What abused women and children (who have fled their abuser and have little or no income) need is practical help. Coats if it is winter. Gas if there is a car. Blankets if they are cold. Food that is edible. And dignity in it all. So many are reduced to near-beggars, never having imagined that their lives could have ever gotten out of hand like this, but also having never imagined they would have to go to such extremes to just save themselves and their children.
They have little or no boundaries around them to protect them. Like a medieval city with broken down walls, a woman-turned-refugee is exposed to many dangers . . . most of them people. Many assume she is easy and open prey. She may be hit-on by men hoping for an easy target. She is haunted by the ex-husband who won’t leave her alone. He calls her, texts her, and tells her how horrid her heart is for “breaking the convenant marriage” and that God cannot be with her any longer. This is manipulation, of course, but it confuses her momentarily and potentially drives her into deeper despair. She is often guilted by friends who have no concept of abuse. Even some in her original family blame her for leaving her “Christian” husband. Worse, they say she made up the whole idea of being abused. In short, she is unprotected.
Megan had no parents as both are deceased. She did have some friends who did what they could to pitch in from afar. Most didn’t realize what she had been living through for 11 years, nor did they know the height of the daily challenges she was facing once she left.
In many cases, she is even blamed by the church and treated as unfaithful. She is blamed by the church…because her husband abused her.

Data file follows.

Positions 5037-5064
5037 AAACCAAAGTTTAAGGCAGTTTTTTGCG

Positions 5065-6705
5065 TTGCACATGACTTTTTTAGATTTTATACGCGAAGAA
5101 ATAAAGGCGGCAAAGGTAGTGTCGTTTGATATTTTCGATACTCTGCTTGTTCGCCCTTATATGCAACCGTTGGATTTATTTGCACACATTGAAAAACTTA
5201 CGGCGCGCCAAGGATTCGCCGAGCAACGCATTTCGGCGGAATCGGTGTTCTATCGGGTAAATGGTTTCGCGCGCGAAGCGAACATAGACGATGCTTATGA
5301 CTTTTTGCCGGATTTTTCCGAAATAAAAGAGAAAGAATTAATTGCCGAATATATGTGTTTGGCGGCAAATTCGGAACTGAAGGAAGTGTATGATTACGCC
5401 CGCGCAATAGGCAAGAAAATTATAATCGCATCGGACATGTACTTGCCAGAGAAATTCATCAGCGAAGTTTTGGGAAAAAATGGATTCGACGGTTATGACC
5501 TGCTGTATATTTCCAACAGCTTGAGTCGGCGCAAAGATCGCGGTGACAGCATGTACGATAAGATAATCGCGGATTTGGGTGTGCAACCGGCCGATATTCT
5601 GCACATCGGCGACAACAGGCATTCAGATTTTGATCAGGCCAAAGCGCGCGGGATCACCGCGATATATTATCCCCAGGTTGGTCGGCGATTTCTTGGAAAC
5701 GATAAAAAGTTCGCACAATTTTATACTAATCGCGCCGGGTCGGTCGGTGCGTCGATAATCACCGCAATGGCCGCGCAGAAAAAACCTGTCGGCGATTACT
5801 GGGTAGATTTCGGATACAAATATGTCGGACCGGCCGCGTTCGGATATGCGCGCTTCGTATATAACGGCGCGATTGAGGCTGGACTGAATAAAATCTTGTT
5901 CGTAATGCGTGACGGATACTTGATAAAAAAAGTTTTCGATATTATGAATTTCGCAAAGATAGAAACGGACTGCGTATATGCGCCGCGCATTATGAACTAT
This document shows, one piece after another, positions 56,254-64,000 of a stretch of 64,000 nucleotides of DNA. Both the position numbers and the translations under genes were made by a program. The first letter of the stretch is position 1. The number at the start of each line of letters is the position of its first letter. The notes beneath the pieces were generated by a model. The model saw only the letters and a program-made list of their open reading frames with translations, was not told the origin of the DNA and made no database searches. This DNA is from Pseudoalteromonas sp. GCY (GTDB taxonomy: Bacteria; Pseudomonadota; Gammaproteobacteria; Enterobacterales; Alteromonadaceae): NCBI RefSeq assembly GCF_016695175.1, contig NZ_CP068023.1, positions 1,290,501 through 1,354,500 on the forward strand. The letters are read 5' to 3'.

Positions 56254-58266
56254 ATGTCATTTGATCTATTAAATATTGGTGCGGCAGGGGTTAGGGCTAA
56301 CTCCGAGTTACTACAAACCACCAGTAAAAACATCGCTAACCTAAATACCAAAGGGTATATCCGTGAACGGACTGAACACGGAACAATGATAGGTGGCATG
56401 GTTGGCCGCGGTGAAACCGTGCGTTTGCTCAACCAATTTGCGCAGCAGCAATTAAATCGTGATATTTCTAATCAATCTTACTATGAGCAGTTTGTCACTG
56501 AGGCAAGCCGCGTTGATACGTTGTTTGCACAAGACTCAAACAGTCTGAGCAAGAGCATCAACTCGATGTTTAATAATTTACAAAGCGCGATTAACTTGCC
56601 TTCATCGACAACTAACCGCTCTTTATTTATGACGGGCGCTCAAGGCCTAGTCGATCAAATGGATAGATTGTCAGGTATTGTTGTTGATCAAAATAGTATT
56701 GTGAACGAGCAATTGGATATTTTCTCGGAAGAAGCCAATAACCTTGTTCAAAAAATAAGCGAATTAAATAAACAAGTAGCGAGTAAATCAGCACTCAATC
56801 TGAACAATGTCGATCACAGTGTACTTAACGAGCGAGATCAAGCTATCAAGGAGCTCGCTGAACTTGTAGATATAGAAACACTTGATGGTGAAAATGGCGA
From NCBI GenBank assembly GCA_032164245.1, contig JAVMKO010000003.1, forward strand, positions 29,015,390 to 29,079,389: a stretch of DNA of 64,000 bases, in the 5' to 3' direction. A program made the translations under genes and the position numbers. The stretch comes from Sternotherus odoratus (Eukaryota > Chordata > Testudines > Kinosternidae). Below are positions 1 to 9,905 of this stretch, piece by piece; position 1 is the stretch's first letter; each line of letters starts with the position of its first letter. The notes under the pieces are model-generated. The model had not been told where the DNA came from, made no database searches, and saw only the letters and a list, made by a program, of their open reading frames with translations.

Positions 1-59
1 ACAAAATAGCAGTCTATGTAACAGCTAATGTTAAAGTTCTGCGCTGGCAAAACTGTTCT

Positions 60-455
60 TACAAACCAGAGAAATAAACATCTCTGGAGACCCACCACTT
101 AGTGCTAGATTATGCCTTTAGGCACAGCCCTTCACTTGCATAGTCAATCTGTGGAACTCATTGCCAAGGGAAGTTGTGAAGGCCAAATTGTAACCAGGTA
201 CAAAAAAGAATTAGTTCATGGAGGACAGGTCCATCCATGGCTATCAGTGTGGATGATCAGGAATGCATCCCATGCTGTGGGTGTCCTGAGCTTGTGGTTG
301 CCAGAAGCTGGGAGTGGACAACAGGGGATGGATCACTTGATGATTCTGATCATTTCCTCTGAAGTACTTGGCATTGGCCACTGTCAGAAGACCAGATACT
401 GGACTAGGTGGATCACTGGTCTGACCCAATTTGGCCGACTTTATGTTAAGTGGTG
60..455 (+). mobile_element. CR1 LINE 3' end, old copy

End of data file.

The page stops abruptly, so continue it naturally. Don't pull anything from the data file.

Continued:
I used to preach on all the false, bad religion in our world today. Turns out that not all religion is bad, afterall. Though the word religion is scoffed in the circles which I ran for 30 years, there is such a thing as real religion . . . In fact, the Bible explains what this not-at-all-fake and unpolluted religion is: “Pure and undefiled religion is this: to visit orphans and widows in their distress, and to keep oneself unstained by the world.” (James 1:27)
I have come to understand in this latest season of my life that many women abused by their husband (or young children abused by their father) are spiritual widows and spiritual orphans in a very real sense of the word. They are on their own. Not all of them are, of course. Some of them have parents, pastors, siblings, friends, or others who rescue them right away and help them. But this isn’t the case all the time.
What is your religion? There is so much to be done in the Kingdom of God. This . . . THIS is real religion. With eyes to see and ears to hear, I would challenge you to lift up your head . . . and refuse to be clueless.